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Report: Indiana Advanced Energy Jobs

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NEW REPORT: Advanced Energy Companies Account for nearly 48,000 jobs in Indiana

National business group launching work in Hoosier State shows that energy efficiency, renewable energy, and other advanced energy businesses support 2 percent of jobs overall – more jobs than machinery manufacturing and nearly twice as many as colleges and universities in Indiana

[Indianapolis, Thursday, Nov. 17] — Nearly 48,000 workers were employed in advanced energy businesses in Indiana in 2015, according to a new report published today by Indiana Advanced Energy Economy (Indiana AEE). That’s more Indiana jobs than are in machinery manufacturing (43,000), nearly two times the 25,000 jobs in colleges and universities, and approaching the 60,000 in auto parts manufacturing.

The report also marks the debut of Indiana AEE, which represents corporate members of the national business group Advanced Energy Economy (AEE) who see significant opportunity for jobs and business growth across the state. The effort is being led by Greg Ballard, former Republican mayor of Indianapolis, and Graham Richard, former Democratic mayor of Fort Wayne.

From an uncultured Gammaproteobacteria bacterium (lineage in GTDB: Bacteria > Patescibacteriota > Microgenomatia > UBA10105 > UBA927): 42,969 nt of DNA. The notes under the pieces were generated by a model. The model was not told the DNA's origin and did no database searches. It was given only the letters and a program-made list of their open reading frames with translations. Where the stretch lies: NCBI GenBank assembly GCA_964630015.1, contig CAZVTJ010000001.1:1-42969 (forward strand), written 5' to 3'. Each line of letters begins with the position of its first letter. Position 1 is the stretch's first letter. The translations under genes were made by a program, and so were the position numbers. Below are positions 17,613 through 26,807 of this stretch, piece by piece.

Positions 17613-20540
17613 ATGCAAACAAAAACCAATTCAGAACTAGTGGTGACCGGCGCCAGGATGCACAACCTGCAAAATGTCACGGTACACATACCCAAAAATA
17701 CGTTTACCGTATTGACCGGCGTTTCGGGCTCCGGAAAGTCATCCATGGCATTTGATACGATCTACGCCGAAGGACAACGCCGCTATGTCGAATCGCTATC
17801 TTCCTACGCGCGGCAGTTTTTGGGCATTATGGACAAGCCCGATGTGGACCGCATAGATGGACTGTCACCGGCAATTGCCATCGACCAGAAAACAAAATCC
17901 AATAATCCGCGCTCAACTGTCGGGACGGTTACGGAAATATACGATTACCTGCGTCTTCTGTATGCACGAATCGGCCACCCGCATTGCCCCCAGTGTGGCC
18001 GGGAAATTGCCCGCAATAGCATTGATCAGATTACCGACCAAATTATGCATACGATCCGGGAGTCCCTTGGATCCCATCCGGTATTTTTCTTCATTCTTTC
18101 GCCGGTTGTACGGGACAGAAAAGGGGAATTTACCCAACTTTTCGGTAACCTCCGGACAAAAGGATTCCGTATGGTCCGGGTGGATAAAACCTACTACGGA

One out of every 50 workers in Indiana is employed in the advanced energy industry, and employers expect to add over 900 new jobs by the end of 2016 – an increase of 2 percent. Most advanced energy jobs are in energy efficiency, followed by transportation, solar, wind, biomass, and advanced natural gas. The report, Advanced Energy Jobs in Indiana 2016, prepared by BW Research Partnership, a leading workforce and economic development research firm, can be downloaded here.

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“We are in the middle of an energy transformation, even if most people don't know it,” said Greg Ballard, senior fellow at Indiana Advanced Energy Economy, and former Republican mayor of Indianapolis. “Indiana has a chance to embrace that transformation and capitalize on it in jobs and economic growth. Indiana AEE is here to work with public officials and the community to make that happen.”

“Across the nation, we are seeing growing demand for secure, clean, and affordable energy resources, among large corporate energy buyers as well as residential consumers,” said Graham Richard, CEO of the national business group Advanced Energy Economy (AEE), and former Democratic mayor of Fort Wayne. “With a strong base of manufacturing and services industries, Indiana is uniquely positioned to grow, attract, and retain companies that both provide advanced energy products and services and depend on them for their operations.”

“Based on our experience and growth across the United States and globally, we see great opportunities for Indiana in advanced energy,” said Steven Schamber, vice president of North America meter development for Landis+Gyr, a global leader in integrated energy management solutions and smart grid technologies. “With a longstanding operations presence in Indiana, we are excited to be working with leaders and policymakers in the state to grow advanced energy business opportunities.”